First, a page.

Per Lyman's instructions, I laid out the cases to dry. Due to their relatively small case mouths, the .22 Nosler empties held considerable cleaning solution, even after an aggressive shaking in the sieve-like tray. Finally, I shook the cleaning solution out of the cases one by one, laid them on a towel, and heated them with a hair dryer.

To allow the tiny stainless steel media pins to scour the primer pockets and flash holes the cases had to be de-capped, so I misted them down with an aerosol-powered case lube and ran them through my sizing die. I was interested but not surprised to find the primer pockets still wet.

This time I cleaned the .22 Nosler cases alone and added the supplied five pounds of steel media pins to the mix. The Cyclone base has a timer. Recommended cycle time ranges from one to three hours depending on how full the tumbler is.

Instructions recommend against allowing the cases to sit in the solution after tumbling is complete in order to avoid potential discoloration. I wanted to see what would happen if someone failed to follow instructions, so I intentionally left the .22 Nosler cases in overnight after running a two-hour cycle. They were still bright and unstained the next morning.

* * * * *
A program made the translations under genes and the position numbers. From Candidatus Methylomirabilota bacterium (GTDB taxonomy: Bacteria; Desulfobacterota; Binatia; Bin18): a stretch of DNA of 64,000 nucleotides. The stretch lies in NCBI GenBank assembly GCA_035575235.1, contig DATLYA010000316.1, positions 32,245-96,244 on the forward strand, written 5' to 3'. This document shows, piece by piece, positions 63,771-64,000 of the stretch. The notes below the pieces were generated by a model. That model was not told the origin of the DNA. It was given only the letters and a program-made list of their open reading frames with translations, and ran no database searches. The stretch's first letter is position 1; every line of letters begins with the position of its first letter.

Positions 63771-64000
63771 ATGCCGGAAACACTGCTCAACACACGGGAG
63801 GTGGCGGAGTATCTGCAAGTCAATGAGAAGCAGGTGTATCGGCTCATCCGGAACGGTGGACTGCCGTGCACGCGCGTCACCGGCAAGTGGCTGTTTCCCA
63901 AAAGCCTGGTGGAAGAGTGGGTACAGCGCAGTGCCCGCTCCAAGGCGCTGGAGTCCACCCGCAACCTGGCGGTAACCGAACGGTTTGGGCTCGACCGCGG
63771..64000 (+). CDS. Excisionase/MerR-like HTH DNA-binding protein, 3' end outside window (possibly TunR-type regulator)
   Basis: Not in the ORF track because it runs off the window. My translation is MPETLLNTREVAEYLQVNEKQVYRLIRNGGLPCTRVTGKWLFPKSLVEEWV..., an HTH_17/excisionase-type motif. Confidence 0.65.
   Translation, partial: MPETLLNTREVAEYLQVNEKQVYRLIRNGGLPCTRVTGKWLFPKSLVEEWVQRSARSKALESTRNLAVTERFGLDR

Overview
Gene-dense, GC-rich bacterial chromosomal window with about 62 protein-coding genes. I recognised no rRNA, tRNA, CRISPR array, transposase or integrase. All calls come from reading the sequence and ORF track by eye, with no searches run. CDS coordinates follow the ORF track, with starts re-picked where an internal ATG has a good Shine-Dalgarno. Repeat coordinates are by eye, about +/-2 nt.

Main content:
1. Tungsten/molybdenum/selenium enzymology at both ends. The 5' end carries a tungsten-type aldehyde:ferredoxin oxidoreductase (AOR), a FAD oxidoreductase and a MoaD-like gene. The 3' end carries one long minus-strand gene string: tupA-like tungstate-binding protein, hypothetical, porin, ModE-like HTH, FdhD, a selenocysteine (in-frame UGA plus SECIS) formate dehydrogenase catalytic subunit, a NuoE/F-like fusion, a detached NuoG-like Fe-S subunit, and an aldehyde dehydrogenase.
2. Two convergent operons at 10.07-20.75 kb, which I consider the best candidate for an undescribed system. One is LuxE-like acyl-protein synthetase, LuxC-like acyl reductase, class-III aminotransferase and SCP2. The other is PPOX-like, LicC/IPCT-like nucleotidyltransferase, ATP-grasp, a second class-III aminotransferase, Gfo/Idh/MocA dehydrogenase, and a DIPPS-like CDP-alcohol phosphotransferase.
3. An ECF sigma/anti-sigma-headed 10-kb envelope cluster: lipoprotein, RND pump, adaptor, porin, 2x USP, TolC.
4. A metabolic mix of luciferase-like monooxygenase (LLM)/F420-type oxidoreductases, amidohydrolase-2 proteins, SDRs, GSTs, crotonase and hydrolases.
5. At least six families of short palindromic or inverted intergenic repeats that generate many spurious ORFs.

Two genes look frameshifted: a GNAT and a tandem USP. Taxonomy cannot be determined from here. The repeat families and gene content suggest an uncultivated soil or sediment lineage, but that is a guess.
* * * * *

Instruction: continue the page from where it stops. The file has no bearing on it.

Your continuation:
However, there were only 80 or so cases in a substantial amount of solution. Had the tumbler been half full, I suspect some cases would have had contact with oxygen and may have oxidized a bit as they sat overnight.

While a bit of a process, separating the cases from the solution and stainless steel polishing pins proved easier than expected using the included Dual Sifter System. After pairing the two trays- coarse mesh atop to catch the cases, fine mesh below to catch the steel pins- simply pour the contents of the tumbler into them. You'll want the trays propped atop a bucket or, ideally, a small rubber tote with the tray handles hooked on the sides.

I was skeptical about the ability of the system to separate the pins from my cases. I shook out the trays on my driveway and ran clean water over them while agitating them for another minute or two.


Since .22 Nosler cases are fairly capacious inside and have relatively tiny mouths, I suspected a fair number of stainless steel polishing pins would remain in them. I shook each case upside down and tapped the mouth vigorously on a hard plastic surface. To my surprise, not a single pin remained inside the clean cases.